The chances are admittedly slim, but San Diego officials are clearly intrigued by the possibility of becoming an NFL town again sooner rather than later.

In the wake of Tuesday’s news that the Raiders’ bid for Las Vegas is in peril, Mayor Kevin Faulconer spoke with an NFL official to let the league know the city is eager to engage when appropriate. Multiple sources said another person representing the city exchanged calls with a Raiders official, though it is not clear whether the sides spoke.

Questions about whether San Diego should or could provide a landing spot for a disenfranchised franchise aside, it should be noted that the city’s foray into the other type of football could actually be a boon to such a quest.

The chances the Raiders steer away from Las Vegas and toward San Diego still appear remote.

But certainly, interest in bringing any NFL team to San Diego is no reason to pump the brakes on the process of vetting the group of investors seeking to land an MLS expansion franchise for the city.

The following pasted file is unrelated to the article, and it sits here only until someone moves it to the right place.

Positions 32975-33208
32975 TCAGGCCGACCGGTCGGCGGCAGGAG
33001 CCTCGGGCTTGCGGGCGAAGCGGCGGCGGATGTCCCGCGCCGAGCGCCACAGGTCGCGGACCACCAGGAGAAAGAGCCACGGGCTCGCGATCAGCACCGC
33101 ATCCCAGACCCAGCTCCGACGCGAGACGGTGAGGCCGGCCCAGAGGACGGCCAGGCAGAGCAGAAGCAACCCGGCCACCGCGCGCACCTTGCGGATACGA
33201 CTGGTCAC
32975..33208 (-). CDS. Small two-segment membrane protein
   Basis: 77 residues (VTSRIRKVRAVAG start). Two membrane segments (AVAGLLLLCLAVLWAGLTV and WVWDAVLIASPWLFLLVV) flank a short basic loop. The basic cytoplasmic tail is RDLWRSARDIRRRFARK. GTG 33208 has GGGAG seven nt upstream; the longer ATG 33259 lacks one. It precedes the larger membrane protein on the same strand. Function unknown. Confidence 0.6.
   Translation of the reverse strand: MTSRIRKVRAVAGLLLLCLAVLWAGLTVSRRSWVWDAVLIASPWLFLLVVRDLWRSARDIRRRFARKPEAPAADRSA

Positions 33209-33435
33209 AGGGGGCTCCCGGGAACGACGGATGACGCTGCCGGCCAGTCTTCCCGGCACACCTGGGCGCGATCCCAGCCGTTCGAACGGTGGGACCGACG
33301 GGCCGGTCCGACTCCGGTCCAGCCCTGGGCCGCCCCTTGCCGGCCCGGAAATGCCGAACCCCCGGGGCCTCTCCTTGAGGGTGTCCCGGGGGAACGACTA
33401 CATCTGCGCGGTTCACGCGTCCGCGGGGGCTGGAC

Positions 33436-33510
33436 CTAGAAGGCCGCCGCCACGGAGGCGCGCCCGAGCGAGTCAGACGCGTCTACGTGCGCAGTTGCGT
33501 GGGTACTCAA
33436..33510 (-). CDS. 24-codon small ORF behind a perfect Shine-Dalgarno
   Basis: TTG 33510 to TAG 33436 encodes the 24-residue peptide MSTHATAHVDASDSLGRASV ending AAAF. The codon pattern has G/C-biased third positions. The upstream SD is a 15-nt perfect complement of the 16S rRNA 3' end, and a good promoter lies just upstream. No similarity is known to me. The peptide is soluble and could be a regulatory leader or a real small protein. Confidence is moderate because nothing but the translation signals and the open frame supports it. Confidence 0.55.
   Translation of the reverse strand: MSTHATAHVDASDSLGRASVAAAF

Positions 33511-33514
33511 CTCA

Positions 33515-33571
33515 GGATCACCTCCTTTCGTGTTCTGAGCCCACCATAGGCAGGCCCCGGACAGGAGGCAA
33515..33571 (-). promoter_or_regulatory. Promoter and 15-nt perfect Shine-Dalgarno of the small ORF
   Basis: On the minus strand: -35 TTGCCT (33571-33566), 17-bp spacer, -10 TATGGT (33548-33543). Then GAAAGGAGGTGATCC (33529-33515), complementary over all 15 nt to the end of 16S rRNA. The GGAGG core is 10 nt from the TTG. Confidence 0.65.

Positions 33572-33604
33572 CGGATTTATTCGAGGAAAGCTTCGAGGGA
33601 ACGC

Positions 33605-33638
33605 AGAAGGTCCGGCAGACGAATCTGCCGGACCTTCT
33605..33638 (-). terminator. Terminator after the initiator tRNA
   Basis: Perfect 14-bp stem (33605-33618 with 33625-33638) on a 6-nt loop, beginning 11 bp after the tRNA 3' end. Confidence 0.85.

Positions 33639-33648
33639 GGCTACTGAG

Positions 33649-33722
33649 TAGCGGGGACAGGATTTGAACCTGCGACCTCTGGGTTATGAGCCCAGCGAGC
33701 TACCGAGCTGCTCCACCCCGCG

An effort to bring an NFL franchise to San Diego would actually be aided by the proposal to build a soccer stadium and mixed-use development on the Mission Valley site that currently houses Qualcomm Stadium.

The proposed development, which calls for a 20,000-seat stadium for an MLS expansion franchise along with housing, retail, office and entertainment space, sets aside a 16-acre parcel specifically for an NFL stadium. The MLS proposal calls for the San Diego State football team to play in the smaller stadium, which would expand to 30,000 for football games. The Aztecs, who would prefer a slightly larger venue, could conceivably play in an NFL stadium (as could the Holiday Bowl).

Regardless, the point is that these efforts could work in harmony.

One thing to consider is that MLS might not be interested in San Diego if an NFL team is here, though the league’s reluctance to share a market with the Chargers does not automatically mean the same sentiment would apply to another NFL team. The MLS is in multiple NFL markets. The league’s concern over coming to San Diego centered on the Chargers’ dominance with the market’s sports consumer.